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I work as a software architect in a Fortune 500 company. According to some people I know from the outside, I'm introverted and "too modest". There are 80 developers and 6 software architects.

I usually find some really nice technologies and ways to improve our system and most of the time, things work as I expected. Plus, whenever there is a bug nobody knows how to deal with, I'm the one they call.

The thing is there are some architects who sometimes challenge my ideas and even refute them. I'm Ok with that. But the worst and that's what makes me sick is that when I'm spot on, those same architects who refute my ideas, copy/paste my solutions and even sometimes evangelise them to other It departments in my company.

Question : how do you deal with people appropriating your ideas in a company (especially after they publicly criticised them ) ?

(PS: I'm not saying "I'm the best" and "they are all wrong". I'm just describing what sometimes happens).

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    What is your goal? Do you want them not to use your ideas? Do you want them to stop critisizing them? Something else?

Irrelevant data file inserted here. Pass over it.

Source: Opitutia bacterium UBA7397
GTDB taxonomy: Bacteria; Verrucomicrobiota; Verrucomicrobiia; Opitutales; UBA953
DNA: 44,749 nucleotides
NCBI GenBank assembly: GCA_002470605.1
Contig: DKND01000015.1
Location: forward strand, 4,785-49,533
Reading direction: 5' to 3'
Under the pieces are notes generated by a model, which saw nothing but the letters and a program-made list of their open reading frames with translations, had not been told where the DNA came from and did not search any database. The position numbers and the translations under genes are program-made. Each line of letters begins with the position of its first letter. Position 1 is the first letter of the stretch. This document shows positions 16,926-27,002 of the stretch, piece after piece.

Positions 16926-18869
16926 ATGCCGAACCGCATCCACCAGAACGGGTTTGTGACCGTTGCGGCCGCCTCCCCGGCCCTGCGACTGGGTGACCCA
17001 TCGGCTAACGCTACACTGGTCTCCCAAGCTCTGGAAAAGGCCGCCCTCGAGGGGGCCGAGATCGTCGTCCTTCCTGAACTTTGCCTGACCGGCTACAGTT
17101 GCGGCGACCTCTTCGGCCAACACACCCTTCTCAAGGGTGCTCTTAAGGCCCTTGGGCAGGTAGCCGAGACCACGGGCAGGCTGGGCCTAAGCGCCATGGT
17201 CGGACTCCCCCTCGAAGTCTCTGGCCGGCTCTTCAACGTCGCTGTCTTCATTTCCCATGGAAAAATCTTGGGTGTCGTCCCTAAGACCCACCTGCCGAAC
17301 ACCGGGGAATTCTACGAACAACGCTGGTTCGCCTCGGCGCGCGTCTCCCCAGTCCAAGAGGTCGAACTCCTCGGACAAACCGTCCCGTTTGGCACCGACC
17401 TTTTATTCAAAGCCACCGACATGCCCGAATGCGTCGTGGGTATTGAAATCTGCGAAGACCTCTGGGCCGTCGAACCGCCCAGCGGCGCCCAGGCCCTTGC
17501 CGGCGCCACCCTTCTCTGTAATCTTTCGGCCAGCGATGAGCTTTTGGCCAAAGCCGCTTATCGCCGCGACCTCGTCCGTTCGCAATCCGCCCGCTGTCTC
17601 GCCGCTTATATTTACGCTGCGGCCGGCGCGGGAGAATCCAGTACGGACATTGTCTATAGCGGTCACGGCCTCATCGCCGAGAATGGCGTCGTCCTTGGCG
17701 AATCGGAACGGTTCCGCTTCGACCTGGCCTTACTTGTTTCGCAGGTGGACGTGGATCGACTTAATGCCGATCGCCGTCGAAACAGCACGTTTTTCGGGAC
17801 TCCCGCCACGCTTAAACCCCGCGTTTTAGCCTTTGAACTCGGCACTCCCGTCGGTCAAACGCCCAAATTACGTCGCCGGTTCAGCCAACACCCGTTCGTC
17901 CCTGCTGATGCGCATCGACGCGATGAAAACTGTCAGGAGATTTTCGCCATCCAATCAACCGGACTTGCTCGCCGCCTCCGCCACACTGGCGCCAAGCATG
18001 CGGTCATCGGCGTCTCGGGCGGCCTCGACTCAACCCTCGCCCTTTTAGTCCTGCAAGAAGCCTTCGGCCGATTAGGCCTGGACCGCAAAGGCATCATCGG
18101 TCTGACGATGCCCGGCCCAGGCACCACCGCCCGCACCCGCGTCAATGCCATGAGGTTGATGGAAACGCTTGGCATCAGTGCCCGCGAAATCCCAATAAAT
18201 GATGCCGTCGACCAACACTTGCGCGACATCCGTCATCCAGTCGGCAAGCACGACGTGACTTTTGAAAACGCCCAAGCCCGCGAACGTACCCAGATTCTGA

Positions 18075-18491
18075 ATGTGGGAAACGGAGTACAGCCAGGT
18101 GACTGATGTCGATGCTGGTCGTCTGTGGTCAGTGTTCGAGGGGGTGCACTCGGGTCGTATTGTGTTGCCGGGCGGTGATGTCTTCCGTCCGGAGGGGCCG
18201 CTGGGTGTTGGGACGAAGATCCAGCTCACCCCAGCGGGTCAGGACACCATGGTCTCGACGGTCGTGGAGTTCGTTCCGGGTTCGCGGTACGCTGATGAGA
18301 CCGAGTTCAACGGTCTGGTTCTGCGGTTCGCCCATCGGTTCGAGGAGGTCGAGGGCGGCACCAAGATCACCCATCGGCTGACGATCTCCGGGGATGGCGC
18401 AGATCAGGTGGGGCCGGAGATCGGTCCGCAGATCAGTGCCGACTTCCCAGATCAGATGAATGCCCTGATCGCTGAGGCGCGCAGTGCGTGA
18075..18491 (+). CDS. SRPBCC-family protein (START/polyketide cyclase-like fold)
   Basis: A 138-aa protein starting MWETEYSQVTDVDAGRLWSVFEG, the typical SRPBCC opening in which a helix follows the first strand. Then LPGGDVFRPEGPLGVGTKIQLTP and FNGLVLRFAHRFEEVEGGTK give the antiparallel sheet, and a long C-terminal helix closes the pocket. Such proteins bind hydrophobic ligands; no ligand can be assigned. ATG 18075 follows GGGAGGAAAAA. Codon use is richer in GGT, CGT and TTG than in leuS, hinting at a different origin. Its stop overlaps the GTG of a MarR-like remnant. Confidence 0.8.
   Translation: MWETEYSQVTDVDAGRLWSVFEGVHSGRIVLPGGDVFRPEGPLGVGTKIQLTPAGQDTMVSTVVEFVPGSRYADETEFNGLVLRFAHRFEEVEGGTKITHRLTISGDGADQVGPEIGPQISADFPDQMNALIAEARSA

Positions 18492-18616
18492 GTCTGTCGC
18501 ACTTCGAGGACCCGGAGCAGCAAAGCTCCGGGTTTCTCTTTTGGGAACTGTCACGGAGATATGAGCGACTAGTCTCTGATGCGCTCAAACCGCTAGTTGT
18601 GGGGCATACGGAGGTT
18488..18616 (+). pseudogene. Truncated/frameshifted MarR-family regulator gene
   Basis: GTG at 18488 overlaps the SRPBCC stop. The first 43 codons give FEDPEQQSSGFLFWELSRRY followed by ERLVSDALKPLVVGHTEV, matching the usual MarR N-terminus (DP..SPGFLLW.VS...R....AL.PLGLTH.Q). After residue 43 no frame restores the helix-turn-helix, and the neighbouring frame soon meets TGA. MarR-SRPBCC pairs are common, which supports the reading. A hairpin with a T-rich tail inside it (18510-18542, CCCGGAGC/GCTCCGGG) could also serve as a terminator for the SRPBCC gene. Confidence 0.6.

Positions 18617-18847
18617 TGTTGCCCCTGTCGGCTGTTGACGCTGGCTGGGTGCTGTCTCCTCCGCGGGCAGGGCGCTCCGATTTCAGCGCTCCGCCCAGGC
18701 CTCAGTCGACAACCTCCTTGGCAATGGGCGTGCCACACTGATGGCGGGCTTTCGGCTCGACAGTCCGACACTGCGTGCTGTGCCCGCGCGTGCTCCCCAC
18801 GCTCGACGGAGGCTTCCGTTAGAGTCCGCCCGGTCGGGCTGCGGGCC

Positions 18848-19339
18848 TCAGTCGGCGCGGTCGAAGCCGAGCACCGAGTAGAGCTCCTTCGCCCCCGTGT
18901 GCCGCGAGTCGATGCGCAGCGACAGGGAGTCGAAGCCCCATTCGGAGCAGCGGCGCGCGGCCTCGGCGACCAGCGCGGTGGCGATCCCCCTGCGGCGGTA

– mustaccio
    Sep 19 '21 at 13:31
  • If they stole it and presented it as their own, why do you fix it? Just look to them to fix it. And if you are asked to look at it, keep going back to them with technical questions about the detail they should understand :) Did this when a colleague stole my stuff - they looked a real **at, then most understood what had happened and kept on at them to sort "their" material.
    – Solar Mike
    Sep 19 '21 at 17:09
  • Let it go. It shows that you are a better idea person than they are and you will continue to come up with good ideas. Over time, it will become obvious who is the one with the ideas.
    – David R
    Sep 20 '21 at 14:28
  • Can you clarify one thing, are you saying that those who criticize then use the same ideas they shot down, or that they criticize some and promote some others?
    – crasic
    Sep 21 '21 at 4:08
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You're telling your ideas to the wrong people. Tell your managers instead of your colleagues, otherwise they'll tell the managers for you.

You might be the one who has the ideas, but if you're not willing to act on them then somebody else will.

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    It's possible that the "architects" in question are the OP's managers, or filling an analogousrole in whatever project management methodology their company uses.
    – nick012000
    Sep 20 '21 at 4:06

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